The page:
2015 GSA Annual Meeting in Baltimore, Maryland, USA (1-4 November 2015)

Paper No. 42-1
Presentation Time: 9:00 AM-5:30 PM


WALKER, Fiona1, DUNHILL, Alexander M.2, WOODS, Mark A.3, NEWELL, Andrew J.4 and BENTON, Michael J.1, (1)School of Earth Sciences, University of Bristol, Life Sciences Building, 24 Tyndall Avenue, Bristol, BS8 1TQ, United Kingdom, (2)School of Earth and Environment, University of Leeds, Leeds, LS2 9JT, United Kingdom, (3)British Geological Survey, Environmental Science Centre, Nicker Hill, Keyworth, Nottingham, NG12 5GG, United Kingdom, (4)British Geological Survey, Maclean Building, Crowmarsh Gifford, Wallingford, OX10 8BB, United Kingdom, a.dunhill@leeds.ac.uk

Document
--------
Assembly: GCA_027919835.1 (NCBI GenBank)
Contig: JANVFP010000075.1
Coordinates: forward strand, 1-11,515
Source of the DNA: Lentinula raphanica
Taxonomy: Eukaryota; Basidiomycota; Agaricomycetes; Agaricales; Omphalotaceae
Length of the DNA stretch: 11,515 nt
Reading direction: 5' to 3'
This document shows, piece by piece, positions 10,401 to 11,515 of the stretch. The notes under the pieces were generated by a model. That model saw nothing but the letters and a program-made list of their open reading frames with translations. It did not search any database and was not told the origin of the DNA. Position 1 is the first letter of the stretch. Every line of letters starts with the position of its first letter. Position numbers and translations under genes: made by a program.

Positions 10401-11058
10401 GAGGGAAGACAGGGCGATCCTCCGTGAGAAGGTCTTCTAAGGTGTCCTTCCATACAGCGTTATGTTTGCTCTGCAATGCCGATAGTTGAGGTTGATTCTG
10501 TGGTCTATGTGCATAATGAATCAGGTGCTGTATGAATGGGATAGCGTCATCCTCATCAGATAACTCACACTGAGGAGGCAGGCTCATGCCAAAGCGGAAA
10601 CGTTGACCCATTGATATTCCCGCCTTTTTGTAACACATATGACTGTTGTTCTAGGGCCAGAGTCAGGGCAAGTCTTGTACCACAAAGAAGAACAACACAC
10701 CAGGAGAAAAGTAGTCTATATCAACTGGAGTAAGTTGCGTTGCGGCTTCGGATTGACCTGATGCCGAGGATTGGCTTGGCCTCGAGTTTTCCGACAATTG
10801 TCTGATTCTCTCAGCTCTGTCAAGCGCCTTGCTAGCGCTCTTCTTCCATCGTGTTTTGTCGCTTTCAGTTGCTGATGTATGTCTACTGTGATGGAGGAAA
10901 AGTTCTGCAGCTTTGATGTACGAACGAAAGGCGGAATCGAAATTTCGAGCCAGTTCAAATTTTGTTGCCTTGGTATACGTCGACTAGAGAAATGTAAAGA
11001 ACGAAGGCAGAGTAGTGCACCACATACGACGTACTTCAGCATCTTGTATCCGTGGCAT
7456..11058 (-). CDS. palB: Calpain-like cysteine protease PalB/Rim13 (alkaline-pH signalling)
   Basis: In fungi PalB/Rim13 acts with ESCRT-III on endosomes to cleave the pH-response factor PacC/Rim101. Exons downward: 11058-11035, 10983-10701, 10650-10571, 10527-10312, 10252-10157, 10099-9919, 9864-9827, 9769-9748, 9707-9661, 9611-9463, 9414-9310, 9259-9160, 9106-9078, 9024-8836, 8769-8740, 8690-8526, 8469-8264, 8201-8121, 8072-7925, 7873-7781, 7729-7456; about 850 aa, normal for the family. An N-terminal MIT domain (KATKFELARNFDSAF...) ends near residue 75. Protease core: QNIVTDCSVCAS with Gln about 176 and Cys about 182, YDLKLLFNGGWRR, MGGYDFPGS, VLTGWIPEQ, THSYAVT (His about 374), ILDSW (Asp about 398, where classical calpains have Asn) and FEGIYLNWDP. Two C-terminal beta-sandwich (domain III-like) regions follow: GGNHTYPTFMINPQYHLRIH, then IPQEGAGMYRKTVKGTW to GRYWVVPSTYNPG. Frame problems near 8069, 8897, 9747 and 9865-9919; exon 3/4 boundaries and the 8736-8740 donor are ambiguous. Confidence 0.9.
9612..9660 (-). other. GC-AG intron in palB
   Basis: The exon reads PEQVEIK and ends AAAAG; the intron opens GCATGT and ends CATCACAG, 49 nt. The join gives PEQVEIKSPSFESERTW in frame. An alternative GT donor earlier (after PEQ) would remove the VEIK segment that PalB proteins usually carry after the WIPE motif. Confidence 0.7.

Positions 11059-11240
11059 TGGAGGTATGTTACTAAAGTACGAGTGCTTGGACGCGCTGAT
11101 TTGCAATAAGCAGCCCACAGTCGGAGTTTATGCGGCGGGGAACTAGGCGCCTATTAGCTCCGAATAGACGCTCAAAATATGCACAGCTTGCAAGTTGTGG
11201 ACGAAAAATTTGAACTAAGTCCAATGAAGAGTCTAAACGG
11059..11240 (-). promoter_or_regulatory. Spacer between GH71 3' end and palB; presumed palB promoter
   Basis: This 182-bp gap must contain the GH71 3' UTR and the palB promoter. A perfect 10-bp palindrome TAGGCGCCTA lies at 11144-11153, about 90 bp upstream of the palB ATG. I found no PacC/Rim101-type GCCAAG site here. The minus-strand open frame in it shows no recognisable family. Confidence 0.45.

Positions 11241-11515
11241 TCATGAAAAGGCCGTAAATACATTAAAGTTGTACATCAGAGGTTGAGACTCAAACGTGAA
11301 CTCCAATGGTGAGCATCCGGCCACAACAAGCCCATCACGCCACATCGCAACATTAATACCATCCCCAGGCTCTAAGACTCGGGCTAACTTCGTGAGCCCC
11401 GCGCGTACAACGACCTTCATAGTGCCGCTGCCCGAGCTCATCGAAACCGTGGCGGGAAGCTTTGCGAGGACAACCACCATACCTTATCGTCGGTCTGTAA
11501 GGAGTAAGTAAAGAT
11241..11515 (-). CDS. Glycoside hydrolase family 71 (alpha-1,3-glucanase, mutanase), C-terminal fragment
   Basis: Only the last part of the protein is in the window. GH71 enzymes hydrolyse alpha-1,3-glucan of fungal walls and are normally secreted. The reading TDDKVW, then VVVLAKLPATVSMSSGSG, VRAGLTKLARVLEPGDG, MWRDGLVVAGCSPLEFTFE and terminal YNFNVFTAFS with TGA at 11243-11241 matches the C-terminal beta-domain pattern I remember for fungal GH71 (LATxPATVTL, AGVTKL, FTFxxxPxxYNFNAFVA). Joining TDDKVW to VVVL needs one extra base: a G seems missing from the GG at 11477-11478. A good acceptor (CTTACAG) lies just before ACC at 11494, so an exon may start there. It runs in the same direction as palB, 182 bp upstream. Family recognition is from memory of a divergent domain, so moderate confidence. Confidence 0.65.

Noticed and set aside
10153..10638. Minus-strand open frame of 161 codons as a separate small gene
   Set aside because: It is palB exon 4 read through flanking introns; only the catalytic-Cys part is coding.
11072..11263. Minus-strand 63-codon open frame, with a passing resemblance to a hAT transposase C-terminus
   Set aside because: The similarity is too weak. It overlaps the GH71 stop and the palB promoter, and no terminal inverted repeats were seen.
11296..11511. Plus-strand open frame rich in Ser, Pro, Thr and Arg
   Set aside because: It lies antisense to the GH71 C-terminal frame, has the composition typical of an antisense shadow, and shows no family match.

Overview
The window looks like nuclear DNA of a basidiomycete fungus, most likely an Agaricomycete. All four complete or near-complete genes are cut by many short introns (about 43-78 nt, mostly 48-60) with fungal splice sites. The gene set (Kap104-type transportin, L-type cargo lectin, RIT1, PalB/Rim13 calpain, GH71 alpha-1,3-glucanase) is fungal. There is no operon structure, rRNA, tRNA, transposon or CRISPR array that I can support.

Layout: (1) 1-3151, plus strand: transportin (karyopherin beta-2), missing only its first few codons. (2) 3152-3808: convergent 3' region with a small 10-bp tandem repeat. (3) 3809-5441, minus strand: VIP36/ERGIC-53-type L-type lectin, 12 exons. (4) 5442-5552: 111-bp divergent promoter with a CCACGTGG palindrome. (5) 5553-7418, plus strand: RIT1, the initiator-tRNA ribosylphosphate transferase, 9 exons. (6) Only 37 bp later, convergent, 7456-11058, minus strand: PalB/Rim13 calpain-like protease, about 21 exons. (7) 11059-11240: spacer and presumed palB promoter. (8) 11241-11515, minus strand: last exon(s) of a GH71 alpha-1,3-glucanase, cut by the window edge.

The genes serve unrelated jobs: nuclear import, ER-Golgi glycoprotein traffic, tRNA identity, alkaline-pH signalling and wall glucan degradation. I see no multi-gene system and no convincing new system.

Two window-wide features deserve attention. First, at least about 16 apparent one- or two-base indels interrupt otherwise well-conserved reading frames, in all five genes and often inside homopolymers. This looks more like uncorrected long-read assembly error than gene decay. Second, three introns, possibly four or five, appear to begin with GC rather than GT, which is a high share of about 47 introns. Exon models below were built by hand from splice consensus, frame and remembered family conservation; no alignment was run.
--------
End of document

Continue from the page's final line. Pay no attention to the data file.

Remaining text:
The fossil record captures past biodiversity imperfectly. Does sampling bias obscure biological diversity signals in palaeontological richness data? Global studies find a correlation between sampling proxies and sampled fossil diversity. However, regional studies find that this relationship breaks down on small scales, or that the strength of this relationship depends on the taxon, tectonic and depositional setting and rock exposure. The relationship between global (gamma) and local (alpha) diversity measures is of course modified by inter-regional differentiation (beta diversity), but comparisons across scales are intriguing. A newly-compiled dataset of fossil occurrences from the Chalk of Hampshire, UK, is presented. Analysis of diversity in this succession per formation and per map square reveals a correlation between diversity and sampling effort measured at this scale. Genus richness counts are driven by sampling bias in this dataset, but this masks real local faunal turnover as demonstrated by the episodic nature of species distributions in the Chalk and similarity indices for each formation.